As it happened: City mayors adopt sustainability goals in Seoul

Latest updates from the ICLEI World Congress, with representatives of more than 200 cities worldwide

Dongdaemun Design Plaza, Seoul (Pic: Flickr/Seoul Korea)

Dongdaemun Design Plaza, Seoul (Pic: Flickr/Seoul Korea)


– Elected officials from more than 200 cities represented
Five reasons cities are key to solving climate change
– Mayors adopt Seoul Declaration
– Author of Limits to Growth warns of climate crisis if no action

1443 – The conference is breaking up into smaller sessions this afternoon, so I will wrap up for today. Join us again tomorrow for more on how cities can contribute to a Paris climate deal and Seoul’s own sustainability projects. We will hear from UN climate chief Christiana Figueres and Mark Watts of C40, as well as representatives of Johannesburg, Montreal and Paris.

1350 – Won-soon Park, mayor of Seoul and president of ICLEI, hails this as a “very historic day”. He promises to work with C40, a climate collaboration of major cities; United Cities and Local Governments and the UN climate body.

The Seoul Declaration “calls upon all of us to act locally to deal with the issues of climate change,” says James Nxumalo, mayor of Durban.

Gino Van Begin, secretary general of ICLEI, stresses the importance of low carbon infrastructure, with urban populations set to increase by 3.5 billion by 2050.

He says: “If we go on the path of building infrastructure in our cities in the same ways as we have been doing in the last 50 years, we will go under. This planet has not the capacity to bury that.

“We are already today overshooting the natural reproduction that the earth provides us with.”

Gino Van Begin, Won-soon Park and James Nxumalo

Gino Van Begin, Won-soon Park and James Nxumalo

1145 – The Seoul Declaration has been officially adopted, signed by 96 mayors. In the next hour, there will be a press conference with ICLEI executive director Gino Van Begin and the mayors of Seoul and Durban.

1129 – A number of mayors speak in support of the Seoul Declaration. This is the big statement from the conference.

It outlines the importance of cities in addressing “ecological crisis” and nine actions to green urbanisation.

These include backing an “ambitious” global climate deal at this December’s UN talks in Paris, to limit temperature rise to 2C. And they aim to improve biodiversity, resilience and quality of life in cooperation with other cities.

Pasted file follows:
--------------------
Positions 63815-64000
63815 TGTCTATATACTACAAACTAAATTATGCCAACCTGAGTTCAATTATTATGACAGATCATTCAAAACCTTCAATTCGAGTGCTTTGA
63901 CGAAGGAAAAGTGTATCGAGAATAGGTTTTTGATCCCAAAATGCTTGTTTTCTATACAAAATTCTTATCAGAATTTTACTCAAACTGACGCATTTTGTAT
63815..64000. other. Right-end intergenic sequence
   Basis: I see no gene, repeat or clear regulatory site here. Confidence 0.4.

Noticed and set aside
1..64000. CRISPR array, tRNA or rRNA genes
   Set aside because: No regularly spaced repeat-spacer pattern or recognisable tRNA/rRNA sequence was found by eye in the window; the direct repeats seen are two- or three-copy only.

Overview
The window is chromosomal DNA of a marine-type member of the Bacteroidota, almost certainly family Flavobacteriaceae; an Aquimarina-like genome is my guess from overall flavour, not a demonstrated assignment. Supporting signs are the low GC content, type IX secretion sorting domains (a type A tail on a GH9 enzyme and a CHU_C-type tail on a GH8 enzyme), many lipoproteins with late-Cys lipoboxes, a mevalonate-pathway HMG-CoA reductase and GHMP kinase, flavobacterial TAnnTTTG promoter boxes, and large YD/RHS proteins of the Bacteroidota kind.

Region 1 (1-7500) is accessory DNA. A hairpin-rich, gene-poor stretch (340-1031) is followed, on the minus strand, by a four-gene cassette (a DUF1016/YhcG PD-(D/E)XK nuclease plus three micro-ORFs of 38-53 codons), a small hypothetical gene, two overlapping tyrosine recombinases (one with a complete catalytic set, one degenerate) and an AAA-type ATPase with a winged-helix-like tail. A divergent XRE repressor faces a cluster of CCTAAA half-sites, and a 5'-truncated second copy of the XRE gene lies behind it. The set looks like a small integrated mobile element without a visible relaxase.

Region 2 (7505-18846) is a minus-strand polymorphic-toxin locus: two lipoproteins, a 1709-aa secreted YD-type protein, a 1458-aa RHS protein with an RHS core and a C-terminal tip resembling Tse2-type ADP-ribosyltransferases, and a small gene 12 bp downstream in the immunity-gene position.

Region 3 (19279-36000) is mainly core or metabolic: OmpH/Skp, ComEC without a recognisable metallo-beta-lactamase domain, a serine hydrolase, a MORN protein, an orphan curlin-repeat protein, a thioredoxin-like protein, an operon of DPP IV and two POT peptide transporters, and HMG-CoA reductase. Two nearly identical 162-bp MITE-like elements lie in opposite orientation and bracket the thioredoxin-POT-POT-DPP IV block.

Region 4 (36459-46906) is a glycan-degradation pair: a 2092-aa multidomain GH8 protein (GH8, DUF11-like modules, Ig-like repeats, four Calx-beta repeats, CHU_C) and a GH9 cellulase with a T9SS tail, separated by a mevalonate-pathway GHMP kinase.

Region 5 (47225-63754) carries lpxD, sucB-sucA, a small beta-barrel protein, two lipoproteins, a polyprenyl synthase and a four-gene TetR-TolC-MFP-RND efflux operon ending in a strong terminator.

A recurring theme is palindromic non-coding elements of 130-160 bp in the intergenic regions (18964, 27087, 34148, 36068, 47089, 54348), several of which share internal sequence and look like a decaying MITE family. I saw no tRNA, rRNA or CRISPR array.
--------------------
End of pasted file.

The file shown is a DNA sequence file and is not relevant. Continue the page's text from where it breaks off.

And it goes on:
The goals are on the whole aspirational rather than hard targets. The most specific is a UN Environment Programme scheme to cut cities’ consumption of a particular resource (energy, water, food etc) 10% in three years.

But they commit to a “rapid upscaling” of “innovative solutions for urban sustainability”. Workshops over the next few days will get into the details of what that means.

1029 – A word about the sustainability of the event. Delegates are being encouraged to use Seoul’s excellent public transport and re-use water bottles – there are no plastic cups. The organisers promise to offset the event’s emissions by planting trees.

The venue, Zaha Hadid’s futuristic Dongdaemun Design Plaza, has heated toilet seats. I will give a prize to anyone who can make a sustainability case for a warm-bottomed future.

1005 – Randers has time for one question. He talks about the need for collaboration and advocates a carbon tax – not market mechanism – of US$100 a tonne.

0947 – Jorgen Randers, author of Limits to Growth and professor of climate strategy at BI Norwegian Business School, is giving the keynote speech.

He has updated his predictions since writing Limits to Growth and the most likely scenario has some grim implications.

“World populations will grow slower than most people expect, but still fast enough to trigger a climate crisis,” he says.

Carbon dioxide emissions will peak in 2030. We have more than twice as much fossil fuel as we can safely use over the next 40 years. “Any exploration for new gas, new coal, new oil is a total waste of resources,” he says.

Temperature rise will exceed 2C above pre-industrial times in 2052, leading to more drought, floods and hurricanes. “Farmers will no longer know when to seed, birds will no longer know when to migrate.”

There will still be poverty in 2052, says Randers. “This is particularly troubling because a much much better future is possible to achieve if we could just decide to implement it.”

He cites the UNEP Green Economy report, which shows that a cleaner way of living would cost around 2% of GDP. Small changes such as building public transport, small and well-insulated apartments and renewable energy make the difference.

But he warns the market is not delivering the change needed and politically it is hard to achieve. There will be opposition to moving people out of jobs in dirty sectors and moving to more costly forms of energy.

“We need to find intelligent policy which is such that it gives voter advantage in the short term, while at the same time it solves climate change and poverty in the long term.”

0930 – Good morning and welcome to this live blog. Around 2,000 people are here in Seoul to discuss how cities can grow sustainably. Mayors and elected leaders of more than 200 urban areas worldwide will sign the Seoul Declaration today, committing to make their cities efficient, biodiverse and resilient to climate change.

Why cities? Well, more than half the world’s population live in urban areas and that number is growing. Many are increasingly vulnerable to sea level rise, flooding and intense storms that come with climate change. They generate most of the emissions but provide some of the best opportunities for low carbon living.

I’ll be rounding up the best of the speeches and action.

Megan Darby’s travel to Seoul and accommodation was paid for by ICLEI

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